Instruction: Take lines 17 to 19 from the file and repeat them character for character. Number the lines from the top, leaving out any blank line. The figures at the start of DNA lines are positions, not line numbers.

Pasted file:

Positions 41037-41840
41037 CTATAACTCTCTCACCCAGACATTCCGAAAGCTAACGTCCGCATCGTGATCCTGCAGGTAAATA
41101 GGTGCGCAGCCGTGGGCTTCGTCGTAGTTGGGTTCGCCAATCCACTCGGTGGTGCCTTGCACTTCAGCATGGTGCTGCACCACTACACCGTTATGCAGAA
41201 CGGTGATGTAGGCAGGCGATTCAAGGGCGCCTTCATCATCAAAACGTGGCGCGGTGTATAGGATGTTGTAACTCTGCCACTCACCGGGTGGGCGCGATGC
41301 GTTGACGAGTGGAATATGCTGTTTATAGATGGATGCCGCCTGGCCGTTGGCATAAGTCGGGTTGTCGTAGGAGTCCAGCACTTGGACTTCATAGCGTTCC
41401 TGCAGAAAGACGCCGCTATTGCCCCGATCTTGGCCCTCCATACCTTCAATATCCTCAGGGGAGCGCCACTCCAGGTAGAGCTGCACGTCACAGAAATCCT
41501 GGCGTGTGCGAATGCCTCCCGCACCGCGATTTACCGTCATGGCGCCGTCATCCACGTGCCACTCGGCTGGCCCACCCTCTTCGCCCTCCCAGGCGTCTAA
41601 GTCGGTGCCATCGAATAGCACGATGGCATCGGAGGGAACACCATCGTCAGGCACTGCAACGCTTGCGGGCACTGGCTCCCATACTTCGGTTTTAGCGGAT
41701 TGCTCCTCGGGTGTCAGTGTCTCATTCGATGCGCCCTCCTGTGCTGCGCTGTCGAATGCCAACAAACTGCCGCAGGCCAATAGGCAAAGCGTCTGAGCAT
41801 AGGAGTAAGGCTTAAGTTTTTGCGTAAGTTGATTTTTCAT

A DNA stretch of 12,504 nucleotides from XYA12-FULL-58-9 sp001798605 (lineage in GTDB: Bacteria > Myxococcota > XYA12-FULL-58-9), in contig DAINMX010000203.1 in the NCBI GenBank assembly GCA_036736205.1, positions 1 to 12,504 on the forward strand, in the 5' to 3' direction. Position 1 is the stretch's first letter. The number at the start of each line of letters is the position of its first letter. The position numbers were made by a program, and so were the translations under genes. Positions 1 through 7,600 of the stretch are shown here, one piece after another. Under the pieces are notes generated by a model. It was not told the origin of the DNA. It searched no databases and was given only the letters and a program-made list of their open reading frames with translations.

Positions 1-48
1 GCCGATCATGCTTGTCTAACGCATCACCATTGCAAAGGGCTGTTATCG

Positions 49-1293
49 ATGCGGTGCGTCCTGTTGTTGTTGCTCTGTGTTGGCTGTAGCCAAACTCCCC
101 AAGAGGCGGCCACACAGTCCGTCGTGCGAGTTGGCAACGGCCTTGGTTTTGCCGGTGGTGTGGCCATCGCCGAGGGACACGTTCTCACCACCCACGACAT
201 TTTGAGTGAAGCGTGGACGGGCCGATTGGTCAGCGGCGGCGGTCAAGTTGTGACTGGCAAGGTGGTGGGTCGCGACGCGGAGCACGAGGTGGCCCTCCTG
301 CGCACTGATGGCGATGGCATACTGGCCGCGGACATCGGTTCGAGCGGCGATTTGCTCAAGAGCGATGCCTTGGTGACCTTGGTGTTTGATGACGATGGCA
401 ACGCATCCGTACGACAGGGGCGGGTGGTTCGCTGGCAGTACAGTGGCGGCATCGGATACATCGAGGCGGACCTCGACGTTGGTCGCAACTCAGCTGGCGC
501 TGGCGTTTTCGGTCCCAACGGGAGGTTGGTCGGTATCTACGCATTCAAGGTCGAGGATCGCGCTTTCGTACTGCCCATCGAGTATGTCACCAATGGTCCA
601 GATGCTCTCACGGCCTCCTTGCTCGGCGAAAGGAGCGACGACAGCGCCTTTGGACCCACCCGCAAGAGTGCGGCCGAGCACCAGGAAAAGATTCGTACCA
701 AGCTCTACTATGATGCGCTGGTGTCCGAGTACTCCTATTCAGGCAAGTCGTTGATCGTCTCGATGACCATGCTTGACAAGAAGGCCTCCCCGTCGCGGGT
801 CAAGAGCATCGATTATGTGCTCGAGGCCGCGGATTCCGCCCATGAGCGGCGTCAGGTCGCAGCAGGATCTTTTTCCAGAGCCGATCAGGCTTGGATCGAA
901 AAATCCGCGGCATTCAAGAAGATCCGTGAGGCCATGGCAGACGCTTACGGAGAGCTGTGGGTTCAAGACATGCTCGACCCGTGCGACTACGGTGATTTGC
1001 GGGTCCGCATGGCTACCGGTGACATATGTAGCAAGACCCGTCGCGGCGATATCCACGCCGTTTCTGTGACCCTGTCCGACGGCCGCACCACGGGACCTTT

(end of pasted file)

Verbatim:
201 TTTGAGTGAAGCGTGGACGGGCCGATTGGTCAGCGGCGGCGGTCAAGTTGTGACTGGCAAGGTGGTGGGTCGCGACGCGGAGCACGAGGTGGCCCTCCTG
301 CGCACTGATGGCGATGGCATACTGGCCGCGGACATCGGTTCGAGCGGCGATTTGCTCAAGAGCGATGCCTTGGTGACCTTGGTGTTTGATGACGATGGCA
401 ACGCATCCGTACGACAGGGGCGGGTGGTTCGCTGGCAGTACAGTGGCGGCATCGGATACATCGAGGCGGACCTCGACGTTGGTCGCAACTCAGCTGGCGC